Forum: Ruby Performance characteristics of Ruby constructs.

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7359ed44852399295c6247dd9719b81b?d=identicon&s=25 Ola Bini (Guest)
on 2006-05-23 07:16
(Received via mailing list)
Hi.

I'm right in the situation where I would like to find out some
performance characteristics for various parts of Ruby, to optimize an
application. Is there any resources available for this?

To make it concrete, let's take two examples.

I've recently written a hybrid state-based, table-driven LL(1) parser,
where I gather productions (in the form of symbols) on a stack, and then
execute these with send(), until a get back the next terminal. This
works really great, but right now I'm wondering how cheap send() is,
compared to using a real table-driven approach.

Next example: there's fairly heave use of Class#=== throughout the
application, and the profiler says I spend much time there. It's a
fairly small class of Class comparisons I'm doing, though, so maybe it
would get me better performance by polluting the global namespace like
this:
class Object
  def __is_directive_token?; false; end
  def __is_sequence_start_token?; false; end
end
class Token
end
class DirectiveToken
  def __is_directive_token?; true; end
end
and just do tok.__is_directive_token? instead of DirectiveToken === tok.

Any thoughts in this? Is there any place to find general information
this, or I'm out in the wild right now?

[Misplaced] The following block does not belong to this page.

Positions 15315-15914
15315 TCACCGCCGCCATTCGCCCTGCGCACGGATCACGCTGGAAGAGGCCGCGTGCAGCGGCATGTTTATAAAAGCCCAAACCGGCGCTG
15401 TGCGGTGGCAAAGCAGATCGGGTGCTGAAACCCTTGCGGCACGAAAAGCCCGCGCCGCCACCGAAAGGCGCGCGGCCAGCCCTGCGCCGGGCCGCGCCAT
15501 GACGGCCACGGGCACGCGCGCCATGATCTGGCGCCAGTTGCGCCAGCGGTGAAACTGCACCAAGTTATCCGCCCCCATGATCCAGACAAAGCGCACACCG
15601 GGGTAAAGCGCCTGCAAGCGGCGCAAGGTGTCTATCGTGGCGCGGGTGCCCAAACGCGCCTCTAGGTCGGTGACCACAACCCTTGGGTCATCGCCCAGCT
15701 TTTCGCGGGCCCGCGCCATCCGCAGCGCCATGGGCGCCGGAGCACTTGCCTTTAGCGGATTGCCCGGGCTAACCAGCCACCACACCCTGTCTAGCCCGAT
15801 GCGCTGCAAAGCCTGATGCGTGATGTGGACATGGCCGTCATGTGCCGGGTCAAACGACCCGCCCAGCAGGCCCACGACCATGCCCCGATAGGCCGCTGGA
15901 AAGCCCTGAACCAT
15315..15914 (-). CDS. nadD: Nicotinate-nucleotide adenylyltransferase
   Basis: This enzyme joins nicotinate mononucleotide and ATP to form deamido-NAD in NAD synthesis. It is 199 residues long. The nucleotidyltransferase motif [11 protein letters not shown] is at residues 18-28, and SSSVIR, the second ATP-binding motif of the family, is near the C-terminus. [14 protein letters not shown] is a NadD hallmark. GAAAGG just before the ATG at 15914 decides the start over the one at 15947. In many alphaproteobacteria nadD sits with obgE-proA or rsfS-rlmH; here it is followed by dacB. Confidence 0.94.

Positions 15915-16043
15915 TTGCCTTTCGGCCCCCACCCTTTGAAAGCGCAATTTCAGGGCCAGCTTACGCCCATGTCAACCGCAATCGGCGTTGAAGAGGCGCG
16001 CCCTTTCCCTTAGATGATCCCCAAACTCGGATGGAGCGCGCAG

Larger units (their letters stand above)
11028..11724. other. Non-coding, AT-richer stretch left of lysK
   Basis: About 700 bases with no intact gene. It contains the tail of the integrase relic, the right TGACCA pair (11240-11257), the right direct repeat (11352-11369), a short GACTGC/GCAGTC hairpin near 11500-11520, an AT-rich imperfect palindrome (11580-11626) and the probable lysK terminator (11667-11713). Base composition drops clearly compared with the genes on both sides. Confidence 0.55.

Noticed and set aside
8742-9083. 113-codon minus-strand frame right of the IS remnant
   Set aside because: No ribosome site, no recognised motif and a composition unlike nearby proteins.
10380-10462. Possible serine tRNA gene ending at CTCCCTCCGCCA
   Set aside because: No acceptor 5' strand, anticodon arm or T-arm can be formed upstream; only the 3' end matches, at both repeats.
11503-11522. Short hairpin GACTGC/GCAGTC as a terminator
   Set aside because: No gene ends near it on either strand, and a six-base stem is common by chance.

Regards
 Ola Bini
58479f76374a3ba3c69b9804163f39f4?d=identicon&s=25 Eric Hodel (Guest)
on 2006-05-23 09:23
(Received via mailing list)
On May 22, 2006, at 10:13 PM, Ola Bini wrote:

> I'm right in the situation where I would like to find out some
> performance characteristics for various parts of Ruby, to optimize an
> application. Is there any resources available for this?

The built-in profiler, Shugo's Prof and ZenHacks' zenprofile are all
great for this.  Oh, I almost forgot benchmark.rb, also built-in.

> To make it concrete, let's take two examples.

I'll skip straight to the second example.

> Next example: there's fairly heave use of Class#=== throughout the
> application, and the profiler says I spend much time there.

Since you already know how to use the profiler you should be able to
iteratively test small changes to make optimize either problem
correctly.  Propose a change, make it, test its effectiveness, revert
if it doesn't help, repeat.

> end
>
> class DirectiveToken
>   def __is_directive_token?; true; end
> end
>
> and just do tok.__is_directive_token? instead of DirectiveToken ===
> tok.

(This machine has a 266MHz Geode CPU, so forgive the poor numbers.)

$ cat bm.rb
require 'benchmark'

class Object
   def directive_token?
     false
   end
end

class DirectiveToken
   def directive_token?
     true
   end
end

o = Object.new
dt = DirectiveToken.new
n = 1_000_000

Benchmark.bmbm do |bm|
   bm.report '#diretive_token?' do
     n.times { o.directive_token?; dt.directive_token? }
   end

   bm.report '#===' do
     n.times { DirectiveToken === o; DirectiveToken === dt }
   end
end

$ ruby -v bm.rb
ruby 1.8.2 (2004-12-25) [i386-freebsd5]
Rehearsal ----------------------------------------------------
#diretive_token?  15.226562   0.156250  15.382812 ( 16.111389)
#===              18.054688   0.117188  18.171875 ( 19.082567)
------------------------------------------ total: 33.554688sec

                        user     system      total        real
#diretive_token?  15.625000   0.125000  15.750000 ( 16.463518)
#===              17.617188   0.171875  17.789062 ( 18.649016)

> Any thoughts in this? Is there any place to find general
> information this, or I'm out in the wild right now?

My biggest question is: Why do you need to do all those class
comparisons?  Perhaps you can change your design to increase speed.

Also, if small enough, posting your code may get the local parser